Why the factor $(1+z)^4$?

I am reading through Gravitation by Misner, Thorne and Wheeler. In the exercice 29.5 (page 794) it is asked to calculate the flux of energy $$S$$ for a distant source in a flat spacetime. The end result is $$S=\dfrac{L}{4\pi r^2 (1+z)^4}$$ where $$L$$ is the luminosity of the source and $$z$$ is the redshift.

Why is there the fourth power of the redshift instead of the general relativistic $$(1+z)^2$$?

Note I am asking for the physical reason, the mathematical one can be found in the cited rerefence by Ellis.

• Could you clarify what $r$ represents. May 4 '20 at 19:26
• @RobJeffries It is the distance from the source May 4 '20 at 19:37
• Which distance?! May 4 '20 at 20:49

The physical reason for this is most transparent when thinking about an energy flux of photons.(However the same can be derived when considering purely classical fields.) There are three physical effects at play:

1. Due to the geometry, the photons get spread over an area that is larger by a factor of $$(1+z)^2$$, reducing the flux by the same factor.
2. Due to time dilation the source appears to be emitting less photons per unit of time. This reduces the photon flux by another factor of $$1+z$$.
3. Again due to time dilation the source appears to be emitting photons of a lower frequency and therefore lower energy. Consequently, the energy flux is decreased by another factor $$1+z$$.

Together these three effects lead to the total energy flux being reduced by a factor $$(1+z)^4$$. This gives a physical (somewhat handywavy) reason for this factor which of course be check by a rigorous calculation (which the OP already did).

• But if $r$ is supposed to be the co-moving distance, then the equation is incorrect isn't it and the factor should be just $(1+z)^2$, which I think deals with #2 and #3. The effect of #1 only applies if $r$ is the angular diameter distance? May 5 '20 at 11:08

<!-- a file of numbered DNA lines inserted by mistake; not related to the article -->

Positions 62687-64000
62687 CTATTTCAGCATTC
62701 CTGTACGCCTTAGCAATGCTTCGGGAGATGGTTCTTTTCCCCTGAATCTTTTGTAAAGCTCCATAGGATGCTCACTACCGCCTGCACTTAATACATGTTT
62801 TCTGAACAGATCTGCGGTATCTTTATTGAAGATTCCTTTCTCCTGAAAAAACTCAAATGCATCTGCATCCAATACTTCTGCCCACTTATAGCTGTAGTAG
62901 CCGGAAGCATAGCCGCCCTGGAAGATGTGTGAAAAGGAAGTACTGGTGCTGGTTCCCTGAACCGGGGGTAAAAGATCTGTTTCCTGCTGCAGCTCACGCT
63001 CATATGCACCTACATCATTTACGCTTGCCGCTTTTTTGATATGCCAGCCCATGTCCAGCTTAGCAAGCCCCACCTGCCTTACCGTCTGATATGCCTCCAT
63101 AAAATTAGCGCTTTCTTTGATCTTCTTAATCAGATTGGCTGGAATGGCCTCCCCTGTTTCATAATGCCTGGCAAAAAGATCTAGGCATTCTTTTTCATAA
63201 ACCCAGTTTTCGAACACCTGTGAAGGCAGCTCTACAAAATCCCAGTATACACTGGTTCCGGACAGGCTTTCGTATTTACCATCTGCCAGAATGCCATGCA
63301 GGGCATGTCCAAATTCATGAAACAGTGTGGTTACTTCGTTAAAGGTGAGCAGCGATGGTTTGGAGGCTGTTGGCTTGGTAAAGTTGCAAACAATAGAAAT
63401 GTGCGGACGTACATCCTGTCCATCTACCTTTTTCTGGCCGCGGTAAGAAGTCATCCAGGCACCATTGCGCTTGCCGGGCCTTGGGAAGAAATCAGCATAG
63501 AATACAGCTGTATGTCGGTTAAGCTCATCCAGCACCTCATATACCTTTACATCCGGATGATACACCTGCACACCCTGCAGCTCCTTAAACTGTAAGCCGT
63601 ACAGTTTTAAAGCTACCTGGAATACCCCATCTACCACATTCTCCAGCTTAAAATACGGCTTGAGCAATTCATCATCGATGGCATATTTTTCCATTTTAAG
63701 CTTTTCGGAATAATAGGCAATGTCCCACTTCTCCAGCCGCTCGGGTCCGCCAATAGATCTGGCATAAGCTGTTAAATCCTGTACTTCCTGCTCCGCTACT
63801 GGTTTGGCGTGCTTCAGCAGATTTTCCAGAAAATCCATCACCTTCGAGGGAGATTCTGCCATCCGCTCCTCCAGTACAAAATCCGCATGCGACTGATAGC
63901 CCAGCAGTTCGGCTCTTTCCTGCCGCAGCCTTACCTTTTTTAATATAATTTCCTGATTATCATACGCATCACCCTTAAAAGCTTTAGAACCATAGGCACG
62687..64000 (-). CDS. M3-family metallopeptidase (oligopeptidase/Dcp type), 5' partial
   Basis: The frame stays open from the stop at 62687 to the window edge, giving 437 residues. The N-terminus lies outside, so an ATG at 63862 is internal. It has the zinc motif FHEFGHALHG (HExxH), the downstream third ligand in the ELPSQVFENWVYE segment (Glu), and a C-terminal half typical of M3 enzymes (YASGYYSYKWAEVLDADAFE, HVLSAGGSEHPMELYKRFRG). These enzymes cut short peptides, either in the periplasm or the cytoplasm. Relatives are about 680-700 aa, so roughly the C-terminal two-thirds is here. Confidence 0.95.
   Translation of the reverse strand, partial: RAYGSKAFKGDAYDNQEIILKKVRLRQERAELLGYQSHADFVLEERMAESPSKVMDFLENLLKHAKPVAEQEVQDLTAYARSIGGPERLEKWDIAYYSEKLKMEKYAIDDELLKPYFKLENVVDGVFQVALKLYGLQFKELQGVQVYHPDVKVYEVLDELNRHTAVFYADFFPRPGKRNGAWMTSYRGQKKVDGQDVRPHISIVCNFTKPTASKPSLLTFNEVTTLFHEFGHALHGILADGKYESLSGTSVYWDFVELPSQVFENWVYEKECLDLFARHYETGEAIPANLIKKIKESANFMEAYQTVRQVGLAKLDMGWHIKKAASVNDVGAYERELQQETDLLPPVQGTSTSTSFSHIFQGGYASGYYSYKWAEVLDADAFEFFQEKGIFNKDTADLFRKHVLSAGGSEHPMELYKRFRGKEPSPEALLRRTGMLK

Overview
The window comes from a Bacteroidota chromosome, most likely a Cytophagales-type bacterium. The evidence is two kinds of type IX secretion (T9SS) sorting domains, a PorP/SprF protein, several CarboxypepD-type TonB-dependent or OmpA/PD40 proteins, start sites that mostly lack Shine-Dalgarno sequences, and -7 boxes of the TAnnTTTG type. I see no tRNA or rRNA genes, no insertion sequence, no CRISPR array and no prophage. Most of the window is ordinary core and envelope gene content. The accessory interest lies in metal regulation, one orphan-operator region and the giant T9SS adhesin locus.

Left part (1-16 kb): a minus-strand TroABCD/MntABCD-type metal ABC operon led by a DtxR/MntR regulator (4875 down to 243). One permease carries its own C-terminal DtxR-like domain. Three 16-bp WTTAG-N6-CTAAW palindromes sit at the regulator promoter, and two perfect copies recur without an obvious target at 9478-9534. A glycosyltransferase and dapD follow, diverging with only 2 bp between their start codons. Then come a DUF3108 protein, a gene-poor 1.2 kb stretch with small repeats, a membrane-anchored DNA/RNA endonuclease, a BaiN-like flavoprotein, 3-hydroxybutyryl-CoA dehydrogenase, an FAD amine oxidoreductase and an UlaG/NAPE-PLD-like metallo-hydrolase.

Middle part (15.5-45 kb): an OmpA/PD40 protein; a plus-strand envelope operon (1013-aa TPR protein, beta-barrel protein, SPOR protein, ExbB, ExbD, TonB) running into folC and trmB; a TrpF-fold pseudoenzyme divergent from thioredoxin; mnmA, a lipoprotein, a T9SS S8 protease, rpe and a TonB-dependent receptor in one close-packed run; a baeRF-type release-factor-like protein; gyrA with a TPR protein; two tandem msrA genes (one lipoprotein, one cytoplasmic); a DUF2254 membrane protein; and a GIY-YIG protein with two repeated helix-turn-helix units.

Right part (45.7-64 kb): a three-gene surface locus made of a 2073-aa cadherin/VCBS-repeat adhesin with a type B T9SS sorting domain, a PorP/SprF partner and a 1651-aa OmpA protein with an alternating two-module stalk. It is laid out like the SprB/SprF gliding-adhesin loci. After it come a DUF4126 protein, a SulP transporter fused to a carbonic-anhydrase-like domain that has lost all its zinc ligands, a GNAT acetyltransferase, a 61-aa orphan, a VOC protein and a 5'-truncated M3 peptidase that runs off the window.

• @RobJeffries According to the question in MTW $r$ is the distance between the source and the observer at the time of emission. So indeed there should the factor under #1 due to expansion of the sphere at $r$. May 5 '20 at 12:38

It's all to do with the various forms of distance in cosmology.

The flux is given by the luminosity divided by $$4\pi d_L^2$$, where $$d_L$$ is the "luminosity" distance. In fact, this defines what you mean by the luminosity distance.

In turn, the luminosity distance is related to the "proper distance" $$d_p$$, which I am guessing is what your $$r$$ represents (you don't say and I don't have MTW to hand), in a flat universe by $$d_L = (1+z)^2 d_p \tag*{(1)}$$ So mystery solved, if $$d_p \equiv r$$.

As for why (1) is true, the answer by @mmeent is as good as any.

• Sorry, but this is not giving an answer to physical reason why. May 5 '20 at 12:39
• I agree, but we need to get to the bottom of what$r$ is supposed to be. @mmeent May 5 '20 at 13:23
• MTW is quite clear. $r$ is the distance between source and observer on a time slice at the time of emission. May 5 '20 at 17:55
• @mmeent Fine. As I said in my answer, I don't have MTW at home and despite me asking for clarification, it isn't defined in the question and another answer claims it isn't clear in MTW. May 5 '20 at 17:57

Could it be that the redshift lowers the temperature by $$T\to T/(1+z)$$ and the total emitted radiation is $$\propto T^4$$?

The question, as expressed in MTW, is indeed as clear as mud, since they really do not say (imv) which distance measure they mean by $$r$$. They ask in part b) to compare with 29.27, in which $$R$$ is again poorly defined (imv) but is in fact comoving distance. It seems that they want to define $$r$$ according to local distances in a Lorentz frame. Of course, this definition makes little sense in an expanding cosmology, but we do have $$R = (1+z) r$$ locally. The same formula defines angular diameter distance as described by Rob Jeffries. If you make the substitution, you get the result.